Některé složky a diskuze jsou přístupné pouze registrovaným uživatelům. V současnosti registrujeme každého kdo zažádá.
Diskuzi jsme převedli na facebook, tak se těšíme na podměty a příspěvky zajímavých článků nebo videí.


A Short History of Cover Crops

Whether you’ve just heard about cover crops in passing, or are seriously considering them for your farm, this is an article that you just have to read! Below you can find information on the history of cover crops including landmark studies and the well established benefits of having cover crops on your farm.

The Beginnings

The first farmers were growing crops to eat, plain and simple, but they were also aware that if they could somehow improve the land they could improve their harvests. Just look at the terraced fields in parts of Asia and around the world, showing that our ancestors understood the impact of water and soil surface area. Using specific crops for a specific purpose is not a new phenomenon. However, using specific crops to grow alongside other crops is a much more precise and useful method of farming that we are still only just learning about.

Researching Cover Crops

Cover crops were only named as such in the last 50 years or so. In fact, it was research as late as the 1990s that started to really pinpoint what cover crops are and what they can do for your form.

One of the stand-out studies was from Romkens et al in 1990. They discovered that cover crops with dense foliage (think broadleaves like red clover and forage turnip) prevent water run off on fields. The rain gets caught in the leaves and drips down to the earth at a slower, gentler pace. This means that the water drains away steadily rather than a tidal wave at once that will wash away the top soil and nutrients. Planting these cover crops among germinating seeds can prevent the seeds being washed away before they’ve even grown.

One of the leading researchers who has collated a huge amount of data regarding cover crops over the years is Cornell University. You can find lots of data regarding cover crops here, at their website. There are helpful tips to explain how cover crops are planted and taken care of, as well as information regarding what each cover crop does best for your farm and what time of year they will grow.

The Future of Cover Crops

More and more farmers are waking up to the fact that cover crops are an excellent way to improve their farms. Here are just some of the benefits we are experiencing:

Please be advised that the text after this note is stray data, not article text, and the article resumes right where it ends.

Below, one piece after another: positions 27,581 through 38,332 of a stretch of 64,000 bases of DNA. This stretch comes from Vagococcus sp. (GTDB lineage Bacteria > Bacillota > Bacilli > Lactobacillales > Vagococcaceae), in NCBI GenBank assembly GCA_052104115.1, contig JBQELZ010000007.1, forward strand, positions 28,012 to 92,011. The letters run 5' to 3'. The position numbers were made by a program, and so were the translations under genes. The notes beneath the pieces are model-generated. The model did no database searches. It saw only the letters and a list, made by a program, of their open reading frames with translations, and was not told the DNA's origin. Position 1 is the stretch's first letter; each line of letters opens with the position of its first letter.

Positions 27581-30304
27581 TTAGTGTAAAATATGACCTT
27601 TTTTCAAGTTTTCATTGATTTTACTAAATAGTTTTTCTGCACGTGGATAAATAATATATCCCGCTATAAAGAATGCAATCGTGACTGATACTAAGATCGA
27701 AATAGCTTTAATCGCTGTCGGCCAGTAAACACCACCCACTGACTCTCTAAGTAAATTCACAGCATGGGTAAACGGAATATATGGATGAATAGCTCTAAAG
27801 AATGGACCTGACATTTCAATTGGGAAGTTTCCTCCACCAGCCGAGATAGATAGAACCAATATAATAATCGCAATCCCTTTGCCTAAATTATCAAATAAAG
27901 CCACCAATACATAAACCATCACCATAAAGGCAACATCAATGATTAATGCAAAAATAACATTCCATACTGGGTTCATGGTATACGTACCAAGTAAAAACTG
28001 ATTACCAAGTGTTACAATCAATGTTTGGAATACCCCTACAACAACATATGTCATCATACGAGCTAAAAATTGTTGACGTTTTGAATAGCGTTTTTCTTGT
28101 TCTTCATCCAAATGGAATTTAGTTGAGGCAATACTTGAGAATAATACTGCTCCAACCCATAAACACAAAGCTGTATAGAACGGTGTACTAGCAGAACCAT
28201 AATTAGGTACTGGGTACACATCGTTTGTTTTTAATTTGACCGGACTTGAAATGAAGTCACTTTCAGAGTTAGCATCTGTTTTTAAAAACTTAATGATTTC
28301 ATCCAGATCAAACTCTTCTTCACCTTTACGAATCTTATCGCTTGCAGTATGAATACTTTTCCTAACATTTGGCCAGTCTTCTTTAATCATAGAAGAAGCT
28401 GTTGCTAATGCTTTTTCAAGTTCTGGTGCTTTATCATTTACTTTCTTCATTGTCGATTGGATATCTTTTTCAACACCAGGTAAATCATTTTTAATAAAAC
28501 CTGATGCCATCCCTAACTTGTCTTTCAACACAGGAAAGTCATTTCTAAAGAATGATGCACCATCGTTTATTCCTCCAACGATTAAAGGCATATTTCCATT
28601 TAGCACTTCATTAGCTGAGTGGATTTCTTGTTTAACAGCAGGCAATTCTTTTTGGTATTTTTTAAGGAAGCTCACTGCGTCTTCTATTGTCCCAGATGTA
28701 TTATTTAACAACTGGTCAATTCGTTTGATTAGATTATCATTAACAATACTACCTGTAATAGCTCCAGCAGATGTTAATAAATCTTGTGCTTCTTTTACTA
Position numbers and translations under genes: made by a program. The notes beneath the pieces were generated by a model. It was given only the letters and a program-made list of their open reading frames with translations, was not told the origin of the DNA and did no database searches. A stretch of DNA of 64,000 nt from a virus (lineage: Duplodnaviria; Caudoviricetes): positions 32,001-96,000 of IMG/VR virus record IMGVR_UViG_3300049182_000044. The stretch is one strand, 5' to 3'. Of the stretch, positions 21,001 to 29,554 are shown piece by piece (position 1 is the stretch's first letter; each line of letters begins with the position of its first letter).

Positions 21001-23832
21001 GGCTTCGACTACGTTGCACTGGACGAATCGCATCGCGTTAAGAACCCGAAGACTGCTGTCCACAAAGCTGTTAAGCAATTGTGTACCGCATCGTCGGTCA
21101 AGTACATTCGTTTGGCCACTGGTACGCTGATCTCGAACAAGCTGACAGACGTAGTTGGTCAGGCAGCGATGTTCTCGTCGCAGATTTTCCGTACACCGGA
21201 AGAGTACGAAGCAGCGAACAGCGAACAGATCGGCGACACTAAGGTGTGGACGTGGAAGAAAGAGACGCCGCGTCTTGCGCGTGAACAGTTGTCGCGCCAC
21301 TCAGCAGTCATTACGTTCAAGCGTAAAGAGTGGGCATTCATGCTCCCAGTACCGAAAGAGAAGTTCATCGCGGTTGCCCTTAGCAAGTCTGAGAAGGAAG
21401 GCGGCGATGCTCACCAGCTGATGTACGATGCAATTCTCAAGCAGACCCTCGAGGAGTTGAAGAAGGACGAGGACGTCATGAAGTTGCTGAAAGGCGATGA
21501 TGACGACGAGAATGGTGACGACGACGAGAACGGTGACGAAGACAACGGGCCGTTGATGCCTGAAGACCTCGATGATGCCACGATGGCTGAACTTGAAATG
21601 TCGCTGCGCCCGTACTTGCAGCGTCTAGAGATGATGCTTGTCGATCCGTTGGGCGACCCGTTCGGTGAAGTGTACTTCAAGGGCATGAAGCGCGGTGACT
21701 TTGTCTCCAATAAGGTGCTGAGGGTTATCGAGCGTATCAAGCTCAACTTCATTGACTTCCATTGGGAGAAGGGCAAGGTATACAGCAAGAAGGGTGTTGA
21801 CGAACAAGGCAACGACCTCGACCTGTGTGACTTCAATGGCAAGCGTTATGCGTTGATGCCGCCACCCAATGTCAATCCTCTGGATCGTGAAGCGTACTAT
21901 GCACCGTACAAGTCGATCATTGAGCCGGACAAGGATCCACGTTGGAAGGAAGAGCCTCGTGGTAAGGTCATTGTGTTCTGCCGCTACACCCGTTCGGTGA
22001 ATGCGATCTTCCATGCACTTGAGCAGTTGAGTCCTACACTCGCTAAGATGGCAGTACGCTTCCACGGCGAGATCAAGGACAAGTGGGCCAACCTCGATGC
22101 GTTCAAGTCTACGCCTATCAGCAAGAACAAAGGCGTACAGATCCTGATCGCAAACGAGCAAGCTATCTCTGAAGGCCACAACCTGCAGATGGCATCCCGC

• Preventing soil erosion! The key to this is choosing cover crops with strong roots to hold that top layer of soil in place.
  • Building nutrients in the soil! Some crops, including peas, will fix nitrogen into the soil as they are growing. Most cover crops will also provide a good layer of nutrients when allowed to mulch down too.
  • Control and reduce weeds! By taking up the gaps in-between your crops (or covering your fields completely when they would otherwise be empty) cover crops compete with weeds for space. A well picked cover crop can stop weeds growing just as effectively as herbicide.
  • Prevent water run off and flooding! Cover crops can soak up excess water, which is especially important if you’re farming on land prone to flooding or excessive rain. Cover crops amongst normal crops that don’t require much water can prevent water logging, while cover crops on already waterlogged land can drink up all that water and have your fields prepared and ready for the season much earlier than other farm land.
  • Finally, let’s not forget that cover crops can turn a little profit too! They’re very easy to grow with little maintenance and may provide you with a profit. Peas, radish and hay for example can be sold for a small profit, or you can grow grasses that will be harvested to feed your livestock, saving money.

Currently, scientists are looking into all sorts of ways that cover crops can improve your farm. Manufacturers are getting involved too by provide new tools that can cope with tough, winter-resistant cover crops that up until now have been a pain to remove.

Despite all this great news, cover crops aren’t yet a worldwide phenomenon so keep spreading the word! Let us know in the comments below how many farmers are taking up cover crops in your area, and what you’re doing to improve your farm in 2018.


po út st čt so ne